Barriers to Start-Up Businesses in United States

Published: 2021-07-06 06:25:53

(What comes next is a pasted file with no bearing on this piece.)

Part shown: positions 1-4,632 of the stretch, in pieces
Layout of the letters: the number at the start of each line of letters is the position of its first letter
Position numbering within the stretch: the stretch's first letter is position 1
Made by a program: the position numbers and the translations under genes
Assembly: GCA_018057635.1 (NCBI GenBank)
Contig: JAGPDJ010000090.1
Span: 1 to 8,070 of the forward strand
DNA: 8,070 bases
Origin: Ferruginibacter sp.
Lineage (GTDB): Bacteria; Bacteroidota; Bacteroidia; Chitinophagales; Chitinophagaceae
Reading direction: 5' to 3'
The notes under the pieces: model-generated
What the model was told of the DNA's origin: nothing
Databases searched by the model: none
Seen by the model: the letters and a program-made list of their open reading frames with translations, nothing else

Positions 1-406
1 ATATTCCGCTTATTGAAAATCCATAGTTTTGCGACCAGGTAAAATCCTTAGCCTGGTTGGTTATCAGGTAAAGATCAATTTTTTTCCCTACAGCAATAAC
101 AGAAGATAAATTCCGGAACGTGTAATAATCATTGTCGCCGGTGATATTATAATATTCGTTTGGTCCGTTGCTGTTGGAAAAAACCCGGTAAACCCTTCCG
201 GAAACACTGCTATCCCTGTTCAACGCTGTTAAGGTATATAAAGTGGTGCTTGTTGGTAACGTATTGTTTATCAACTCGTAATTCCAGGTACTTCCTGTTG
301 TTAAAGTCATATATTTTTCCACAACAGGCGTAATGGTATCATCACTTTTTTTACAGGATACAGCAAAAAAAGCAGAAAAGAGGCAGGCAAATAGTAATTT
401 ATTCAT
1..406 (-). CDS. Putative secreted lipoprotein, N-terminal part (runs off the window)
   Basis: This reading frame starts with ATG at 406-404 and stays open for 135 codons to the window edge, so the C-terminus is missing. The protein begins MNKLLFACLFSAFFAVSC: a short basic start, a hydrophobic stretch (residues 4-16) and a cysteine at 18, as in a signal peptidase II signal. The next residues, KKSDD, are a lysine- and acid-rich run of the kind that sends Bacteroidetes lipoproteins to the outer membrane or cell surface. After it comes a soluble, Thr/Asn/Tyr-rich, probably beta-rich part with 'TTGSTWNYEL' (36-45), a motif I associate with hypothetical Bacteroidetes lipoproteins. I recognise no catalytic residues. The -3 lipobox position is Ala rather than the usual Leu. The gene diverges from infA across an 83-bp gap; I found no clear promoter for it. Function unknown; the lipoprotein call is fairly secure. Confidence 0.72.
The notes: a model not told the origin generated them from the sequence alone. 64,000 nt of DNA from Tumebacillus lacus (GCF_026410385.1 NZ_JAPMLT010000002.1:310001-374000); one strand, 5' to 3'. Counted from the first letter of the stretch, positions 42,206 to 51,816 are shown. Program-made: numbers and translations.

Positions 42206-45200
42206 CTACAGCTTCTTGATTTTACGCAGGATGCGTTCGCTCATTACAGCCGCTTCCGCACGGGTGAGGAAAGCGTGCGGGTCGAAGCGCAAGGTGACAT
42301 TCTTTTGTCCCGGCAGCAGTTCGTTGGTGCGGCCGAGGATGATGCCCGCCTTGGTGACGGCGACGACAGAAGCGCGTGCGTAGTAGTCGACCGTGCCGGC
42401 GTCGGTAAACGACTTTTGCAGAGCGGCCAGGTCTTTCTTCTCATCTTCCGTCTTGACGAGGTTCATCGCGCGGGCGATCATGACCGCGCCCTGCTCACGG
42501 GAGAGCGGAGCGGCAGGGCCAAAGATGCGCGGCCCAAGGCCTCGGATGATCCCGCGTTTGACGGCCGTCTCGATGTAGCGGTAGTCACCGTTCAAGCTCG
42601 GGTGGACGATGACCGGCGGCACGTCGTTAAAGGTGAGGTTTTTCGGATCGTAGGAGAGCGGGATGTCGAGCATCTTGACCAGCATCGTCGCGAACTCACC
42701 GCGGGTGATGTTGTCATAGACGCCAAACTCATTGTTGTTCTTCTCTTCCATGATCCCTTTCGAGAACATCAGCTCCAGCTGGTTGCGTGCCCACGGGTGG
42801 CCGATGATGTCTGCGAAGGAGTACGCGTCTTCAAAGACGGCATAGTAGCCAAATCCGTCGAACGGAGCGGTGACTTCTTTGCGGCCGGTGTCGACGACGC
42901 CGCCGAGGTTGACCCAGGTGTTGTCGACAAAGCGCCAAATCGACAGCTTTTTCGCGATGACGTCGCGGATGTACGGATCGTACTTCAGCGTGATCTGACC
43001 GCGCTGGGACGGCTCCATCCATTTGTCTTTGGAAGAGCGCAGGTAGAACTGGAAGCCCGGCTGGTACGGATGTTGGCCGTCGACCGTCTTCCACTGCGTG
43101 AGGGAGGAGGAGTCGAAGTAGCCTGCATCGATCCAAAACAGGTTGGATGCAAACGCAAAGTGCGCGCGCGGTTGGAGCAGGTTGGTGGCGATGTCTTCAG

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AbstractThis study explicitly focuses on the risks and assessments involved within a particular business process. The entire process is a clear indicator of tasks and evaluations involved within that process through which productivity ensured. In this research a quantitate approach was followed to take the follow and comparison of techniques already present within literature. It is a conceptual framework and entirely based upon the measurable outcomes observed and expected through different case studies.Problem StatementEarly-stage failure of start-up businesses has documented as a common problem with researchers recording various reasons why nascent entrepreneurs fail in business rather in the early years of starting the business. There are many start-ups which fail in their first year of operations. Statistics assert that up to 75% of startups do not survive beyond the first two years of operations with more than 90% failing within the first five years of service. On the best-case-scenario, only 10% of startup enterprises on 11th, August (Hung, 2016). Through statistics, the general problem is that the startups do not consider the risks that they may face in their operations. The issue is that the startups fail to correctly identify the systematic and unsystematic risks facing the business and; hence, they are not able to manage the risks leading to early-stage failure of startup (York & Danes, 2015).Purpose StatementThis study highlights both the systematic and unsystematic risks to start up the official business process. It also proposes the system of identification of uncertainties. By addressing these topical issues, the study would be able to explain the risks that the nascent entrepreneurs need to be predisposed to and on the same note, the research would help in lowering the rates of early-stage failure of start-up and this is the goal of the study.Nature of the StudyThe study herein proposed seeks to identify the risks to which startup businesses need to be predisposed. They have followed a data driven model. The context analysis model may also use. This research will highlight some risk areas considered in need to identify the risks within both systematic and unsystematic frameworks. The nature of the study, qualitative methods of research will be employed. The proposed method is the use of the interviewing technique in data collection. In the process of data collection, the proposed research will identify the business in the early-stage development, determine the entrepreneurs, and contact them with the intent of understanding the risks and uncertainties that they have faced in the process of their operations. Additionally, the study will use the snowballing technique to identify entrepreneurs whose businesses failed in the early years of operations. Notably, this would enable the research to get firsthand information on what caused such companies to fail and what the entrepreneurs think could be done to prevent similar occurrences. Lastly, the study will identify industry-specific uncertainties from the accounts of players in the industry and this will help future entrepreneurs to anticipate the risks and have the necessary measures in place.Research QuestionsThe general research question stated as follows:Are the nascent entrepreneurs able to identify the systematic and unsystematic business risks which may lead to the early-stage failure of the startup and what risk management strategies are available to such entrepreneurs?The specific research questions stated as follows:Risk analysis by newbies to recognize the systematic business risks.What are the causes of startup failure while not considering business risks?Will newbies identify risks within the unsystematic environment?What are risk management strategies available to such entrepreneurs?Conceptual FrameworkThis theory indicates the classification of between uncertainty and asserts the profit margin. Where the profit margin is the return for risk by entrepreneur (Knight, 2012).Significance of the StudyThe importance of the survey anchored in Knight’s risk-bearing theory. The relevance of this theory in the discourse rooted in the finding that entrepreneurs are presumed to be risk tolerant. The risk tolerance of the entrepreneurs do not explicitly separate uncertainties from risk but with the theory at hand, the research will be able to separate the changes from risks, and with the knowledge, the study can then provide recommendations on how to deal with the risks. Still, the theory provides a loophole for the separation of systematic risk from the unsystematic risk in defining how much risk absorbed by the entrepreneur (Knight, 2012). Chiefly, this is important because handling unsystematic risk is different from how the systematic risks treated. Therefore, the theory is relevant in informing the direction taken in this research concerning the definition of the risks that the entrepreneurs need to be predisposed to during their operations and most importantly within the first five years of doing business. In other words, the theory helps in the understanding the risks that may lead to the failure of the firm if not properly handled and those uncertainties for which the entrepreneurs earn a return.Review of the Professional and Academic LiteratureMany nascent entrepreneurs do not consider competency as a risk yet it is one of the reasons why many enterprises don’t even to get on their feet. In a study titled Entrepreneurial Characteristics for Business Success: A Review of Literature, the researchers focused keenly on competency as one of the components that result in a business fail. Notably, the risk can also be referred to as ability uncertainty and has referred to elsewhere in this research. The importance of focusing on this risk is that getting to understand the risk would enable entrepreneurs to avoid bad investments and avoid failure in the first year of operations. Further, predisposition to this risk is critical in ensuring that startups prepare to gain the required competencies to run a successful business venture (Kaur & Bains, 2015).In summarizing the views on risk-bearing among entrepreneurs and why startups fail in the first year of operations, one of the critical observations herein made is the fact that nascent entrepreneurs are more risk tolerant than experienced entrepreneurs. At the same time, the nascent entrepreneurs are more exposed to failure than the experienced entrepreneurs (Hopp & Sonderegger, 2014). The lack of predisposition to risks that the nascent entrepreneurs may face is a critical reason why the start-ups fail in the first year of operations, and it is for this reason that risk training is necessary (Renko, 2012). In fact, (Renko, 2012) found that follow-up for a period not less than four years may require for the success of the nascent entrepreneurs. It is for this reason that the study at hand will focus a lot on this risk.References[1]. Crowne, M. (2002). Why software product startups fail and what to do about it. Evolution of software product development in startup companies. In Engineering Management Conference, 2002. IEMC’02. 2002 IEEE International (Vol. 1, pp. 338-343). IEEE.[2]. Hung , W. K. (2016). Opportunity identification and business performance of design startups in the first year of entrepreneurship. 2016 International Conference on Applied System Innovation (ICASI). Okinawa.[3]. Hopp., C.; Sonderegger, S. (2014): Understanding the dynamics of nascent entrepreneurshipPre-Start-Up experience, intentions, and entrepreneurial success. Forthcoming in:Journal of Small Business Management.[4]. Hung, W. K., Yeh, Y. C., & Chen, L. L. (2016, May). Opportunity identification and business performance of design startups in the first year of entrepreneurship. In Applied System Innovation (ICASI), 2016 International Conference on (pp. 1-4). IEEE.[5]. Jones, C. D., Makri, M., & Gomez‐Mejia, L. R. (2008). Affiliate directors and perceived risk bearing in publicly traded, family‐controlled firms: The case of diversification. Entrepreneurship Theory and Practice, 32(6), 1007-1026.[6]. Knight, F. H. (2012). Risk, Uncertainty and Profit.[7]. Knight, F. H. (2012). Risk, uncertainty and profit. Courier Corporation.[8]. Kaur, H., &Bains, A. (2015). Entrepreneurial Characteristics for Business Success: A Review of Literature. Apeejay Business Review, 14(1), 10-17.[9]. Laureate Education (Producer). (2016a). The doctoral business problem statement [Video file].Baltimore, MD: Author[10]. Renko, M. (2013). Early challenges of nascent social entrepreneurs. Entrepreneurship Theory and Practice, 37(5), 1045-1069.[11]. Saunders, M. N. K., Lewis, P., & Thornhill, A. (2015). Research methods for business students (7th ed.). Essex, England: Pearson Education Limited[12]. Smith, D. (2013). Navigating Risk When Entering and Participating in a Business Ecosystem. Technology Innovation Management Review, 3(5).[13]. York, J. L., & Danes, J. E. (2015). Customer Development, Innovation, and Decision-Making Biases int he Lean Startup. Journal of Small Business Strategy, 21-40.[14]. York, J. L., & Danes, J. E. (2014). Customer development, innovation, and decision-making biases in the lean startup. Journal of Small Business Strategy, 24(2), 21.